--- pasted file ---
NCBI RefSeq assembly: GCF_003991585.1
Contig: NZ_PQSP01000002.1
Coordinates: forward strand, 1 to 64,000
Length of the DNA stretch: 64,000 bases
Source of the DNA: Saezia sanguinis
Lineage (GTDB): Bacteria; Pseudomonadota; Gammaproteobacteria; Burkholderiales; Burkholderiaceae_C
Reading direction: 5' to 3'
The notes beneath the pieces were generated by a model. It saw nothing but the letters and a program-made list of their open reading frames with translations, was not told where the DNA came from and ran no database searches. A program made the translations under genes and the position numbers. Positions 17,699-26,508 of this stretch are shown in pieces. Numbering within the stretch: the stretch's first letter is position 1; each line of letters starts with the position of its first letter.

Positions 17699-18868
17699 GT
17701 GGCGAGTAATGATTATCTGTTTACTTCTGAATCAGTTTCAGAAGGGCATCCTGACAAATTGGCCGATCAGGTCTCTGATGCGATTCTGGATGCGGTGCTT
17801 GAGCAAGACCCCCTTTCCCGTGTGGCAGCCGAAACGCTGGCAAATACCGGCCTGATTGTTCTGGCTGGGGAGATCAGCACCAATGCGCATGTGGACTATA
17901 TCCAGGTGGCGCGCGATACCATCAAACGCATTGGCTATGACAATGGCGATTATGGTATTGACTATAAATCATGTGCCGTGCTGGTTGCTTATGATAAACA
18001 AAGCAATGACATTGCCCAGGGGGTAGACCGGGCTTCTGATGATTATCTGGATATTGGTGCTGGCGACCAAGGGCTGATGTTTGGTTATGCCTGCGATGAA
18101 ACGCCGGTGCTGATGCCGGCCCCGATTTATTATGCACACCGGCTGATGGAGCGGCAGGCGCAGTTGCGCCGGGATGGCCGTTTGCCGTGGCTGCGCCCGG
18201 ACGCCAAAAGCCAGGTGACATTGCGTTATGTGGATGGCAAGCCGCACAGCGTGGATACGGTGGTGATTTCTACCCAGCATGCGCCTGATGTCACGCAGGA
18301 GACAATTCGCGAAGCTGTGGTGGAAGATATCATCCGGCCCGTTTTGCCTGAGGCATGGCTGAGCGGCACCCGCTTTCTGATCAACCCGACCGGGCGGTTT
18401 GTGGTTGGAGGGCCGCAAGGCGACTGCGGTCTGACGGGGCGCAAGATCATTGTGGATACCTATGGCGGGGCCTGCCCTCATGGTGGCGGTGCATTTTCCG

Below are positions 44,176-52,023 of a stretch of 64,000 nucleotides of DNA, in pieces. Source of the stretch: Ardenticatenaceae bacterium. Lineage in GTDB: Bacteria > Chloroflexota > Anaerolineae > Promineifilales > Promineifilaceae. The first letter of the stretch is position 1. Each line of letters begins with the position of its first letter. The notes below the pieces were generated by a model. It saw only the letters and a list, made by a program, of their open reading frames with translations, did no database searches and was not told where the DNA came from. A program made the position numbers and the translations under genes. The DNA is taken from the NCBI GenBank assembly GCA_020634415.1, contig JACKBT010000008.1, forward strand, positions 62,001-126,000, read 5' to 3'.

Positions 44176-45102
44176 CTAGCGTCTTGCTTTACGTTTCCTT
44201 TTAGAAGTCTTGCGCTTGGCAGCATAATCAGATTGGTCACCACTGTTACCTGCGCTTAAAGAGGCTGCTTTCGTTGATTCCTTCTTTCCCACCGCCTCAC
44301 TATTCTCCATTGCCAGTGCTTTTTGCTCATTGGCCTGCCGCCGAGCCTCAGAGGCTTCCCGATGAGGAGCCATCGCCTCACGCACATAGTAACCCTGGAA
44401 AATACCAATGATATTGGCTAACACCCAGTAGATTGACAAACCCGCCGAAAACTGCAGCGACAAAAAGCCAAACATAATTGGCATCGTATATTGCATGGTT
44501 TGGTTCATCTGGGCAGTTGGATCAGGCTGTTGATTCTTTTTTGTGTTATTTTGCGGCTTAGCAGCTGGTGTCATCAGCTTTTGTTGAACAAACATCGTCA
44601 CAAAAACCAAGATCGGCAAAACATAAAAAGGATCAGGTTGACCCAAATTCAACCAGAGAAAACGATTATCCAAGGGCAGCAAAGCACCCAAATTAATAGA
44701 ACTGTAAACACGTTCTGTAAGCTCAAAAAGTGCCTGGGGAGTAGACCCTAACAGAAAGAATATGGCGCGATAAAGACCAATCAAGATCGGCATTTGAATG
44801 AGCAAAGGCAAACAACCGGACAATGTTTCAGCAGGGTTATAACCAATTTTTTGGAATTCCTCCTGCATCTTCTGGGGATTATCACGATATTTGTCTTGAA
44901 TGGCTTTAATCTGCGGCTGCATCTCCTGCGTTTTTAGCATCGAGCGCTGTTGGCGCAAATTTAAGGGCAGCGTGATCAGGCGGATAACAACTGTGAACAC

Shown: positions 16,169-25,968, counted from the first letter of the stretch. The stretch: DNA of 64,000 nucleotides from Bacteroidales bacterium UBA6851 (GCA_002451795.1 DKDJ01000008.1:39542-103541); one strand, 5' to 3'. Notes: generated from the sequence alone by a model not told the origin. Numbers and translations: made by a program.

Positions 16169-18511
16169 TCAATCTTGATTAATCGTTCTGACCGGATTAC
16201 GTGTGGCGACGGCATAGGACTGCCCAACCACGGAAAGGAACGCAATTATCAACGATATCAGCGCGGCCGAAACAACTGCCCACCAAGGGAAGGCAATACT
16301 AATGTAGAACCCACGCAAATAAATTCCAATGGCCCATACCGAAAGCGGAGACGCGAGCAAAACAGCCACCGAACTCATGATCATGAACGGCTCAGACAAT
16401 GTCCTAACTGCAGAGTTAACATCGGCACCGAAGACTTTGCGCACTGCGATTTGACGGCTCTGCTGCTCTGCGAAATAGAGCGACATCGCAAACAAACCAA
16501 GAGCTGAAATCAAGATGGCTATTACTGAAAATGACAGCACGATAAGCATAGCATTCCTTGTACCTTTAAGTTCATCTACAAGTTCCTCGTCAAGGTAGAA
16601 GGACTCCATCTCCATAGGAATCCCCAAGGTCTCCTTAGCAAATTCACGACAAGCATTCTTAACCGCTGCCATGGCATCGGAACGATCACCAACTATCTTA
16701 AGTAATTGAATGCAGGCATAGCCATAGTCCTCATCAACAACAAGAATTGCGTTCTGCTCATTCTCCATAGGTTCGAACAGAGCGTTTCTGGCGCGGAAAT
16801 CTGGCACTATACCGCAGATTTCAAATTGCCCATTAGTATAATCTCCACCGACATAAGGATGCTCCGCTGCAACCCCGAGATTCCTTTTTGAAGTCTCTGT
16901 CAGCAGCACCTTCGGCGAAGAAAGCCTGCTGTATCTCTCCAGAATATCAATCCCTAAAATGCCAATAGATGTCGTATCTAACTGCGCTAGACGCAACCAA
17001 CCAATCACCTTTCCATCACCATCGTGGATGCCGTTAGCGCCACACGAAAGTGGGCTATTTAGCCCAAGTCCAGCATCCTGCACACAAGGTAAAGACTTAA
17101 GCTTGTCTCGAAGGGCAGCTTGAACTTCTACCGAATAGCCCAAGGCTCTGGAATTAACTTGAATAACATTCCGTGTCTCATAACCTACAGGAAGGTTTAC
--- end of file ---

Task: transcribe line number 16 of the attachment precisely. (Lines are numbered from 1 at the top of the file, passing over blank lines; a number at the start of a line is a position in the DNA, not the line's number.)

18201 ACGCCAAAAGCCAGGTGACATTGCGTTATGTGGATGGCAAGCCGCACAGCGTGGATACGGTGGTGATTTCTACCCAGCATGCGCCTGATGTCACGCAGGA